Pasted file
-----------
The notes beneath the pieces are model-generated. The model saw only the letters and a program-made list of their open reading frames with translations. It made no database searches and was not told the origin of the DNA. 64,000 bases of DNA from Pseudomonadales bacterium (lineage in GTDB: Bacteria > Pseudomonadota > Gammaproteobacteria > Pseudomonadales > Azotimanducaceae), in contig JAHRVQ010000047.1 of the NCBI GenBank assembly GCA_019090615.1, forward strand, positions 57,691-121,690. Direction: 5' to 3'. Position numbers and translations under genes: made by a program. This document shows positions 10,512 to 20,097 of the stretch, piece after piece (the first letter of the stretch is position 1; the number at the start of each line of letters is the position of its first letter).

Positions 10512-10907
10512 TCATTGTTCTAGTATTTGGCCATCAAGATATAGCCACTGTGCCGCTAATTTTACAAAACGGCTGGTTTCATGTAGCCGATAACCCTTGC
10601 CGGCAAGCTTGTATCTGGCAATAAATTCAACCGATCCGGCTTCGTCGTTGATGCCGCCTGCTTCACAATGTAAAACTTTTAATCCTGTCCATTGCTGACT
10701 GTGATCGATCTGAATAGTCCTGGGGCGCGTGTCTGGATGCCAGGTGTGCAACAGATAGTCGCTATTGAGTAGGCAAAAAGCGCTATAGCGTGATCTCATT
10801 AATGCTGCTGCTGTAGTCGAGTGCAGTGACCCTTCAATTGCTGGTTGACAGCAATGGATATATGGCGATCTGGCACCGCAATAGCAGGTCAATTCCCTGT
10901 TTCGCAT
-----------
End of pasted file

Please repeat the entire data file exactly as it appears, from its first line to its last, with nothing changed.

The notes beneath the pieces are model-generated. The model saw only the letters and a program-made list of their open reading frames with translations. It made no database searches and was not told the origin of the DNA. 64,000 bases of DNA from Pseudomonadales bacterium (lineage in GTDB: Bacteria > Pseudomonadota > Gammaproteobacteria > Pseudomonadales > Azotimanducaceae), in contig JAHRVQ010000047.1 of the NCBI GenBank assembly GCA_019090615.1, forward strand, positions 57,691-121,690. Direction: 5' to 3'. Position numbers and translations under genes: made by a program. This document shows positions 10,512 to 20,097 of the stretch, piece after piece (the first letter of the stretch is position 1; the number at the start of each line of letters is the position of its first letter).

Positions 10512-10907
10512 TCATTGTTCTAGTATTTGGCCATCAAGATATAGCCACTGTGCCGCTAATTTTACAAAACGGCTGGTTTCATGTAGCCGATAACCCTTGC
10601 CGGCAAGCTTGTATCTGGCAATAAATTCAACCGATCCGGCTTCGTCGTTGATGCCGCCTGCTTCACAATGTAAAACTTTTAATCCTGTCCATTGCTGACT
10701 GTGATCGATCTGAATAGTCCTGGGGCGCGTGTCTGGATGCCAGGTGTGCAACAGATAGTCGCTATTGAGTAGGCAAAAAGCGCTATAGCGTGATCTCATT
10801 AATGCTGCTGCTGTAGTCGAGTGCAGTGACCCTTCAATTGCTGGTTGACAGCAATGGATATATGGCGATCTGGCACCGCAATAGCAGGTCAATTCCCTGT
10901 TTCGCAT